Vagrant emperor dragonfly - Anax ephippiger - on Montjuic Barcelona

The discrete presence of pheasants has been detected on Montjuïc this winter, but spring is making them bolder. This one was strutting in full view along the cemetery wall.

pheasant on Montjuic

A jay in the park

jay in the park

It was probably the number of oak trees in the park that attracted the jays in the first place. In autumn they tirelessly collect and cache acorns. One of them is uncommonly bold and has a passion for peanuts. He only eats about 10%. The rest are carefully buried in the ground or stuffed into pine cones. A roomy crop is useful for carrying away the booty.

jay with a peanut in its crop

The jay has meticulous habits.  After burying the peanut, he carefully camouflages the spot by rearranging leaf litter and bark.  This usually flummoxes the spying magpies.

He’s equally meticulous when eating the peanuts.  The shell is pierced, the first nut carefully put aside, and the second one retrieved. Before eating a nut, the thin red skin is also deftly removed.

jay shellling peanut

When excited, the jay raises his crest, momentarily transformed.

jay with its crest raised

Last spring, his crest was raised a lot – the stresses of parenthood.

jay pursued by fledgling

 

Zooming in on Montjuic (vi): autumn

Written by Lucy Brzoska

An old olive tree is creaking.  It’s not the wind, but the sound of a tree frog singing from somewhere inside the hollow trunk.  The warm humid October weather suits Mediterranean tree frogs, and they appear on the dew-saturated leaves, in bushes and flower beds.  Some had shimmied up the newly blooming Red hot pokers.

Migrating song thrushes have settled unobtrusively on the hill. You’re aware of them but they hide out of sight, communicating with low calls.  Other arrivals are chiffchaffs.  They’re far less shy, too small to fear the shotgun.

I’m going along the cobbled path to the Sot del Migdia, and feel watched.  Just above me, I see tall ears, and a prominent brown eye.  It’s a boom year for rabbits on Montjuic – newly excavated warrens are gaping. They’ll be glad summer’s over, and the arid slopes have turned green, not so much from rain, which has been scarce, but from the heavy dew.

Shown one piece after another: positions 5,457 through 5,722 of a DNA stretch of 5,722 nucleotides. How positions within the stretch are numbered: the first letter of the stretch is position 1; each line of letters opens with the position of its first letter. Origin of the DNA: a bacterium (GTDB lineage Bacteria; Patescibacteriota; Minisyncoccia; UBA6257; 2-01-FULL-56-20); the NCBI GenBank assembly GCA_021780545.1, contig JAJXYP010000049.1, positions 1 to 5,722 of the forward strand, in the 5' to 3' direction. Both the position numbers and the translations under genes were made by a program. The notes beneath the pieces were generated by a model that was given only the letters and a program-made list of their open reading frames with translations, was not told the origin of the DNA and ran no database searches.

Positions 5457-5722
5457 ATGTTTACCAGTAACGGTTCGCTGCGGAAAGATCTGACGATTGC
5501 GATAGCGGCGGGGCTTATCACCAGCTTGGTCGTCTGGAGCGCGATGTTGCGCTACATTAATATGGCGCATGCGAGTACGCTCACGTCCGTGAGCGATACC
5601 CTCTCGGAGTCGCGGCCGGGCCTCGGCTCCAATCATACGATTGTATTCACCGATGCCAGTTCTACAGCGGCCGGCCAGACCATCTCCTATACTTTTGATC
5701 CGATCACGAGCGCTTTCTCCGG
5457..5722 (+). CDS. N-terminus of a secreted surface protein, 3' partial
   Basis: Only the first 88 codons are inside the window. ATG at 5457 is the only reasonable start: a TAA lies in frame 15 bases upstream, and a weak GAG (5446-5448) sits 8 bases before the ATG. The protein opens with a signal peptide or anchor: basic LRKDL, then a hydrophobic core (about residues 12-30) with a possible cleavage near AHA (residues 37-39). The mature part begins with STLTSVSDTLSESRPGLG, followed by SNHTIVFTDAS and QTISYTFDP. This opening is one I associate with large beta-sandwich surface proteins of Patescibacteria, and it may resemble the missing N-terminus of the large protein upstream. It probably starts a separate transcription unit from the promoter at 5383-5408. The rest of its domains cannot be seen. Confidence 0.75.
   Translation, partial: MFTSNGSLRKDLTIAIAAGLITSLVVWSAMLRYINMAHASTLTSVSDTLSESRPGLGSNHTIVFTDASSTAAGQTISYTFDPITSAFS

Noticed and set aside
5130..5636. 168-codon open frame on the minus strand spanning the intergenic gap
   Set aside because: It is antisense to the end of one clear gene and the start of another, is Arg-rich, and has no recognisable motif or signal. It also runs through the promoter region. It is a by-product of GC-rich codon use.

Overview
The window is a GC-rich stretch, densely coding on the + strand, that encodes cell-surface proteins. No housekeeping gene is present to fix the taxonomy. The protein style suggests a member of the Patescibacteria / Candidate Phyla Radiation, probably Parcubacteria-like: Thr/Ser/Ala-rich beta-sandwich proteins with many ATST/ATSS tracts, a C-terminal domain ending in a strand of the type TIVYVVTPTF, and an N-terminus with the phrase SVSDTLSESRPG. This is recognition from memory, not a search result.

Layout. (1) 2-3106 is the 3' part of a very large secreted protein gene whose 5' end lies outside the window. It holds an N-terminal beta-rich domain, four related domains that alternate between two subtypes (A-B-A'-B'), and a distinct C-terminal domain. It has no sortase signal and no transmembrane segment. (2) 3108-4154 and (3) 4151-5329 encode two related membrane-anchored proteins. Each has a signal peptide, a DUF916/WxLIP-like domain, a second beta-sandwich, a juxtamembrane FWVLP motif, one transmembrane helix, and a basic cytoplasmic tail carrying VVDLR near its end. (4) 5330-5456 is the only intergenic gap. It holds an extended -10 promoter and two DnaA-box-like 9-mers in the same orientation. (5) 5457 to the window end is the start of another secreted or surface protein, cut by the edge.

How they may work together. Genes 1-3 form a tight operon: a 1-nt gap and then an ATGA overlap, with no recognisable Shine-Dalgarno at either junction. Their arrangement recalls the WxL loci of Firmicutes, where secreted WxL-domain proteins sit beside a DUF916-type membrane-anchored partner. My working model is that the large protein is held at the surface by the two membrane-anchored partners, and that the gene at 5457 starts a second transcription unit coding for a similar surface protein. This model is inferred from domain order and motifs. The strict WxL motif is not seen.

Flight patterns across Barcelona

One of a series of extraordinary photos taken by Barcelona resident Laurent Godel, this captures the calm steady rhythm of a Grey heron crossing the city.  But what really inspires Laurent are swifts, and their exuberance as they wheel over the roof tops.

You can find more of his work here.

Wood warbler spring

Five days of rain, rough seas, and a lowering dark sky. The strong easterly winds at the peak of spring migration swept many birds off their usual path, and some of the lucky ones made it ashore in Catalunya.

Observations of Wood warblers, which breed mainly north of Iberia, are usually scarce in Catalunya.  This year, by the end of April, Ornithocat had recorded more than 200. On one of these dark rainy afternoons, I found several on Montjuic, scouring the trees along with Willow warblers. This photo was taken when the weather improved, the Wood warbler’s lemon yellow throat reflecting light under a freshly grown canopy.

Even in the gloom, the male Pied flycatchers were sharply visible. They are regular transients through Barcelona, but rarely seen in such density as this year.

On the last night of the deluge, the rain stopped just at dawn. On Montjuic, everything was steaming as the sun rose. A tremendous concentration of migrants had built up.  In the pine woods, every tree seemed to harbour a flycatcher (mainly Pied, but also Spotted), sallying out at regular intervals, gorging on the thick clouds of flies on this almost tropical morning. You could hear nightingales and Golden orioles singing, and observe many other species you might not expect to find in Barcelona, including Woodchat shrikes, whinchats, whitethroats and Common redstarts.